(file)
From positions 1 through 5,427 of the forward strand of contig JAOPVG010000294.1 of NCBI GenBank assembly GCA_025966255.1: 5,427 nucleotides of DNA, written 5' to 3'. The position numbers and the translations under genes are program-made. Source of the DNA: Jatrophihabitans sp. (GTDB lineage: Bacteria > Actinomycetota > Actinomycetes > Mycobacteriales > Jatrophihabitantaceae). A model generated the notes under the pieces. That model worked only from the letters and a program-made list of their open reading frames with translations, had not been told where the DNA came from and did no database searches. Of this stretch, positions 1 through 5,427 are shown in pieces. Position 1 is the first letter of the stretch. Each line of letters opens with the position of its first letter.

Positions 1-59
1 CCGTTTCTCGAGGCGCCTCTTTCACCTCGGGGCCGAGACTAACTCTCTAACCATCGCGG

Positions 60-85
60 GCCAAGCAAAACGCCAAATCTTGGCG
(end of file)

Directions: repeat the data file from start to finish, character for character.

From positions 1 through 5,427 of the forward strand of contig JAOPVG010000294.1 of NCBI GenBank assembly GCA_025966255.1: 5,427 nucleotides of DNA, written 5' to 3'. The position numbers and the translations under genes are program-made. Source of the DNA: Jatrophihabitans sp. (GTDB lineage: Bacteria > Actinomycetota > Actinomycetes > Mycobacteriales > Jatrophihabitantaceae). A model generated the notes under the pieces. That model worked only from the letters and a program-made list of their open reading frames with translations, had not been told where the DNA came from and did no database searches. Of this stretch, positions 1 through 5,427 are shown in pieces. Position 1 is the first letter of the stretch. Each line of letters opens with the position of its first letter.

Positions 1-59
1 CCGTTTCTCGAGGCGCCTCTTTCACCTCGGGGCCGAGACTAACTCTCTAACCATCGCGG

Positions 60-85
60 GCCAAGCAAAACGCCAAATCTTGGCG